The khulan




Our organization works in the southeast Gobi since 2008 in cooperation with the local community of this area.

Our work consists of:

Scientific research: We conduct research and we partner with other research teams on several aspects on biodiversity and on ecology of the Mongolian khulan and other Gobi wildlife.


Capacity building: We involve Mongolian locals (herders, Buddhist  monks...) as our scientific assistants and provide them with training and support as they live in and depend on a healthy ecosystem to survive. We believe that they can also provide an invaluable contribution to the long-term success of wildlife and habitat protection. For the next coming years we will mostly focus on capacity building with the community of one Buddhist monastery - Ulgii hiid - we have been working with since 2008 as we believe that it will have a broad impact on the south and southeastern areas of the Gobi Desert, and with few herders families we know well.


Local culture and traditions in support to biodiversity conservation: We work with Buddhist monks who live in our study area, as well as with Mongolian artists, to reinforce links between Mongolian culture and traditions with conservation of the Mongolian khulan and the Gobi ecosystem. We also tend to always include local culture and traditions in our conservation actions and educational resources and activities that we produce and conduct.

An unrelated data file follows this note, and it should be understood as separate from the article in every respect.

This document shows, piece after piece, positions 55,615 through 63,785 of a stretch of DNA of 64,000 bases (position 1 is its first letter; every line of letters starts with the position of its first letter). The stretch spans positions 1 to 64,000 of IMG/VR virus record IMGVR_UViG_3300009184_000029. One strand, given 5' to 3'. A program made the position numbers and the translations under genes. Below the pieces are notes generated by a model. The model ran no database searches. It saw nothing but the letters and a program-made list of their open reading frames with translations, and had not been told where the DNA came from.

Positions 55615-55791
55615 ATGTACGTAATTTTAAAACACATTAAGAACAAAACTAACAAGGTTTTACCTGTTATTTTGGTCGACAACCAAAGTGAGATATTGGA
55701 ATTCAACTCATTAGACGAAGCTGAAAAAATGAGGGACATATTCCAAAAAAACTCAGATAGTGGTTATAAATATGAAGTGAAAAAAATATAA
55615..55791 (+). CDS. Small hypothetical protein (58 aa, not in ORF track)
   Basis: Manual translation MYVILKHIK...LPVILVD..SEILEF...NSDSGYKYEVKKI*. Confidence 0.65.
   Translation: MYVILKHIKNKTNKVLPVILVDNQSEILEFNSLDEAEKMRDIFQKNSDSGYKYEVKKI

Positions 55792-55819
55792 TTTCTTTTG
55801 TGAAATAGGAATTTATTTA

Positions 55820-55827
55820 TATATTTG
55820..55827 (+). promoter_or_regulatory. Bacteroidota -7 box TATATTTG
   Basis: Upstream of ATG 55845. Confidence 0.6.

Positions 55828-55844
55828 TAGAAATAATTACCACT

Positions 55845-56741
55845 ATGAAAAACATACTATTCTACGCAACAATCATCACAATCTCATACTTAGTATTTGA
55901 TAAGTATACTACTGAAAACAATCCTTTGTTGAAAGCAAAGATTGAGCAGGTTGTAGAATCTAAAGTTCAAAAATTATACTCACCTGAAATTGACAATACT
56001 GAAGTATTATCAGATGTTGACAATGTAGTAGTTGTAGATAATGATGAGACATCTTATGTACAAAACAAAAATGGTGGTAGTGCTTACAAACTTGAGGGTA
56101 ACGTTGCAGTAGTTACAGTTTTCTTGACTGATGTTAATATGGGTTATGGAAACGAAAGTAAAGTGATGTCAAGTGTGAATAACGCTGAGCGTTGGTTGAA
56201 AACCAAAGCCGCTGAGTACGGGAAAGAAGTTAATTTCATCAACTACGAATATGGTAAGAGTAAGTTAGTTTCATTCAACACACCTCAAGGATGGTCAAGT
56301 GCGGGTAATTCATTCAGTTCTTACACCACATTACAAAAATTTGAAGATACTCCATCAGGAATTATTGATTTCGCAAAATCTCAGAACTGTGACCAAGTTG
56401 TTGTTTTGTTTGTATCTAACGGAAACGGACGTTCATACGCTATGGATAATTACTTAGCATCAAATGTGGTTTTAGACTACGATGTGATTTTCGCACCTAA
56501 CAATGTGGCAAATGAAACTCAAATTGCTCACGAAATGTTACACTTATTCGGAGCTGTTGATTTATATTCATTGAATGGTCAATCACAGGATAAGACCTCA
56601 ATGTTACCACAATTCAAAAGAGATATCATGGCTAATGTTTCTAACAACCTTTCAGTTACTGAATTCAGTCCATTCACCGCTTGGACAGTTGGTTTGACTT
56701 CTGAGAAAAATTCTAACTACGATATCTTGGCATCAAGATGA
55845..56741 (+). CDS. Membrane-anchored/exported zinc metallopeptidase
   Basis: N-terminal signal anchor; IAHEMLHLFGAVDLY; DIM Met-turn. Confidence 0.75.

Environmental education: We conduct conservation education activities in the Gobi Desert to inform, engage and empower the local community in wildlife and ecosystems protection, with a specific emphasis to children.  We also produce exclusive educational resources such as educational brochures, monitoring brochures, cartoons and children’s books in collaboration with local artists and designers.


Ecotourism and citizen science expeditions: We organize - in partnership with locally based travelling agencies - wildlife observation, ecotourism and citizen science expeditions in our study area and other areas of Mongolia, during which travellers can observe a high variety of wildlife, are involved in some of our research and conservation activities and can meet with our locals scientific assistants.